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Bonds or stocks?To win, you just have to have both.
In the conclusion to a long post about the new, post-summit investing landscape Goldman’s Dominic Wilson makes a great point about about portfolio strategy.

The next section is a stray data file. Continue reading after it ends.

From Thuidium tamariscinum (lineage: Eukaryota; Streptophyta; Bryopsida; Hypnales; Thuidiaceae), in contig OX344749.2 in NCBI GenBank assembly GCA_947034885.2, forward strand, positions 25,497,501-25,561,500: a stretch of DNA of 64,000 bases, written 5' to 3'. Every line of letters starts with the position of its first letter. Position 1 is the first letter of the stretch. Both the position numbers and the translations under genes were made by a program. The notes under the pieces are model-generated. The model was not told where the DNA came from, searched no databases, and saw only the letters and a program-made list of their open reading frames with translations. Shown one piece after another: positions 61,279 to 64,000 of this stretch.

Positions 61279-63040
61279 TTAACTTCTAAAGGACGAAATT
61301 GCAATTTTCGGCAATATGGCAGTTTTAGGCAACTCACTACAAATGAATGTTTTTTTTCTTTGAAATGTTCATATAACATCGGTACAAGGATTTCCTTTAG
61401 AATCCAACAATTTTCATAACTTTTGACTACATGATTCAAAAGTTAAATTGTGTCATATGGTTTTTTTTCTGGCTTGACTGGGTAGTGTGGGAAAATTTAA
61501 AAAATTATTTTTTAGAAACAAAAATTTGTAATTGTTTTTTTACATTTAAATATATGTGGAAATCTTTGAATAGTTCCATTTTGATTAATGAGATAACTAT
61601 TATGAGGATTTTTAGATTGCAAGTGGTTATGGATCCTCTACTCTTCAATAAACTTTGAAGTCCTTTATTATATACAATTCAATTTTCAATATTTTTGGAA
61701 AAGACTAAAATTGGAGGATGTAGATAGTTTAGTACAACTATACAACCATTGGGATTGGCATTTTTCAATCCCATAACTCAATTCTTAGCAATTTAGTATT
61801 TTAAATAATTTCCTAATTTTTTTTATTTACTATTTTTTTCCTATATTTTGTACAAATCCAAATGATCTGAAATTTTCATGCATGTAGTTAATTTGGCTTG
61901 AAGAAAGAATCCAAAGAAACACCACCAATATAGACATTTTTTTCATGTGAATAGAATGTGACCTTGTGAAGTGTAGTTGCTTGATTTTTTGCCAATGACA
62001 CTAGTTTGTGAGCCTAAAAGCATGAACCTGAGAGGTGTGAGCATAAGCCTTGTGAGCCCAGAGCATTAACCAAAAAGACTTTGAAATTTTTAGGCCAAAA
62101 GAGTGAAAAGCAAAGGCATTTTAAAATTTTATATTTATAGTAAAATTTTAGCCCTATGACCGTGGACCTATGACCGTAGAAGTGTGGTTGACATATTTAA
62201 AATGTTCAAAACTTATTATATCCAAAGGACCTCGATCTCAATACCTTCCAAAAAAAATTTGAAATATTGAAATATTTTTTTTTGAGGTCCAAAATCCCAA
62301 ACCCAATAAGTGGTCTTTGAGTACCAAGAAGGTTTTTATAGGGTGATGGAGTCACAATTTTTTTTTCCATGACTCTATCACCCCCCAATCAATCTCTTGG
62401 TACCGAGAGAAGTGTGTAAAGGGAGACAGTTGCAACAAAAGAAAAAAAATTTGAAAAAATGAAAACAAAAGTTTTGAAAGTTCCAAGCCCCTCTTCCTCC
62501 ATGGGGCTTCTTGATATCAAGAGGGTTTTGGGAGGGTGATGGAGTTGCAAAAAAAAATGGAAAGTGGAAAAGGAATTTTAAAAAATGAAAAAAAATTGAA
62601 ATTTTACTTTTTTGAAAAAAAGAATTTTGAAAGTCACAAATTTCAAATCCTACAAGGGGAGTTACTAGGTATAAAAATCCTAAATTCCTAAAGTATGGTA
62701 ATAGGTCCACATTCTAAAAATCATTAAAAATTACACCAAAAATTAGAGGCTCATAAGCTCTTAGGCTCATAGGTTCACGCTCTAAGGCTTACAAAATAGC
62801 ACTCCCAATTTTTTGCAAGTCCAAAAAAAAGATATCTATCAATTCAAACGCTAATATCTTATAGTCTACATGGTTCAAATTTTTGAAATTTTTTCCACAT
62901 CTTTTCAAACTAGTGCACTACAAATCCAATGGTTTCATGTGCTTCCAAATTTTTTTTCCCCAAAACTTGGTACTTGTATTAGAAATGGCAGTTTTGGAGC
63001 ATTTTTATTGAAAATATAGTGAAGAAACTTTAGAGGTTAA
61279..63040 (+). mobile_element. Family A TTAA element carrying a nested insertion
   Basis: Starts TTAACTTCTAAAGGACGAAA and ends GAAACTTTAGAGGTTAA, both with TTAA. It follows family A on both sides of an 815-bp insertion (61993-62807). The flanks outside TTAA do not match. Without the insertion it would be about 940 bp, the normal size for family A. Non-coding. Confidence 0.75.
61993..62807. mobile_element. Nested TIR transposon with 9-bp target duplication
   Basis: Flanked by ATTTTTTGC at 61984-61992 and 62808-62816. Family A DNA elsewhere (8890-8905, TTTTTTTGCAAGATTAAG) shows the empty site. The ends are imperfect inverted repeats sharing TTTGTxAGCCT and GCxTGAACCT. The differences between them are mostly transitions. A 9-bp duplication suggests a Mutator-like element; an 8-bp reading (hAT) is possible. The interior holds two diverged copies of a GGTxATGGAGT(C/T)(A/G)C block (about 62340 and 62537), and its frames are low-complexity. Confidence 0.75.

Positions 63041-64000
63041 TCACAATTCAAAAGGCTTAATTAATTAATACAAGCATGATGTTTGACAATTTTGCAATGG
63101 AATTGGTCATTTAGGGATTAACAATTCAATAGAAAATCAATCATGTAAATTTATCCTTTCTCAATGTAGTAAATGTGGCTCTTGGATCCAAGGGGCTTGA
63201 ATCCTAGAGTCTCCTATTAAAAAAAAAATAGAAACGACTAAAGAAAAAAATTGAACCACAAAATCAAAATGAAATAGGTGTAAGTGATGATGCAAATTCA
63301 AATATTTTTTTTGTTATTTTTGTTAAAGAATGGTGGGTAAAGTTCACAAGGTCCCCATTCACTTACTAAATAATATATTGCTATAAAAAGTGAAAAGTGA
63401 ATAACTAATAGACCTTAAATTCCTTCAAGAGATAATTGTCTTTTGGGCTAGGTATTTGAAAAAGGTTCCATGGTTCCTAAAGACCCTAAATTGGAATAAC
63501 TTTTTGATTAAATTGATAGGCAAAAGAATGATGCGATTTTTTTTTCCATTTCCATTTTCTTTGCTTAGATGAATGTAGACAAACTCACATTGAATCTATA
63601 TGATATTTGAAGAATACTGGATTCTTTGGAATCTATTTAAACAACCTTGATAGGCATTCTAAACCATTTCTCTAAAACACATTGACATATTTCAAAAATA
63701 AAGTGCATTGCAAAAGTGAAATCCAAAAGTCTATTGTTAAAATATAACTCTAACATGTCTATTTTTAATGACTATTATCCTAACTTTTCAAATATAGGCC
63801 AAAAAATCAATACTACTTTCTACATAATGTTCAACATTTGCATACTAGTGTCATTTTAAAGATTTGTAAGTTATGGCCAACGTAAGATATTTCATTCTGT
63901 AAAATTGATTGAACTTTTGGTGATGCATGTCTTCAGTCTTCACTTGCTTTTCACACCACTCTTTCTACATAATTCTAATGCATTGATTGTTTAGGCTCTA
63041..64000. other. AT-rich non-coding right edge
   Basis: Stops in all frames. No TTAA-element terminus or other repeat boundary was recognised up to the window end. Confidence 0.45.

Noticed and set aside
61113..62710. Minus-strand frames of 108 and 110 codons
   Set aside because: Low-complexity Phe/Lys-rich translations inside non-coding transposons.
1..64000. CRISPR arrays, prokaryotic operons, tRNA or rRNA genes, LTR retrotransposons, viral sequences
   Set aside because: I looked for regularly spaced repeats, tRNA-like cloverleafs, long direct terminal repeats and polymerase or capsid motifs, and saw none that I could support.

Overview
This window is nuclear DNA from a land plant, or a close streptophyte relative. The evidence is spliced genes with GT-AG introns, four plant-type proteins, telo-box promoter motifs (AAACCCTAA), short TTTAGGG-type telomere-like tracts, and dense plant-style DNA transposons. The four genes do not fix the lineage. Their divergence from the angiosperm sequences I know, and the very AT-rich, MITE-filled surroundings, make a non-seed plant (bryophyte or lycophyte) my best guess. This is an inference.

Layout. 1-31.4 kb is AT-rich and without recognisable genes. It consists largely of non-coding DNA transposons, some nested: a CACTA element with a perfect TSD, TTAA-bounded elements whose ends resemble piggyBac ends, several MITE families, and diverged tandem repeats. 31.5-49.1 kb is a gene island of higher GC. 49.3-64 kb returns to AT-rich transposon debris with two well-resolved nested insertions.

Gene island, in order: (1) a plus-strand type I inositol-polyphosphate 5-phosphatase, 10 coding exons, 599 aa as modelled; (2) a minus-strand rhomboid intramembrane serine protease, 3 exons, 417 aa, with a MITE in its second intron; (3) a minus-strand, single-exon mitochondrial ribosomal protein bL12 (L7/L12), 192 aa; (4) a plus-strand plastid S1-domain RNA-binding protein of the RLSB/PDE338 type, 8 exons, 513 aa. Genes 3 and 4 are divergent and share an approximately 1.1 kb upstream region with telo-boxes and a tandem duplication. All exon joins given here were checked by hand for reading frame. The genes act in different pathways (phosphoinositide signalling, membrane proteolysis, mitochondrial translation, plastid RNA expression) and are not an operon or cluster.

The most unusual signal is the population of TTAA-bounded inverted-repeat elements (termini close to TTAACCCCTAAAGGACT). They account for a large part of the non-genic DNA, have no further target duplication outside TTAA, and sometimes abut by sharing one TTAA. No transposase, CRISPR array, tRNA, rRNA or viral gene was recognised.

…one striking feature of the broad asset picture is how rewarding it has been in general to be long a combination of both equities and bonds. US stocks are roughly flat on the year, but bond yields are much lower. The same was true last year. And since the market bottom in March 2009, equities have nearly doubled, while 10-year yields have fallen. On a day-to-day basis, the two assets remain firmly negatively correlated. But the negative trend in bond yields has been powerful and persistent, even with equities still much higher than a couple of years ago. While there is a tendency to see this as a “disconnect” between the two markets (with the general assumption from macro types that the bond market is “smarter”), we have shown before that this is in fact the “typical” outcome after housing busts, during stagnations, in sub-par recoveries and of course in periods when yields are aggressively targeted as a tool for easing. Any shift towards cyclical optimism should see yields move higher in the near term. But with sluggish growth likely to continue for some time, the message continues to be that long bond positions have remained a better hedge than you might expect for risk assets even with yields at historical lows.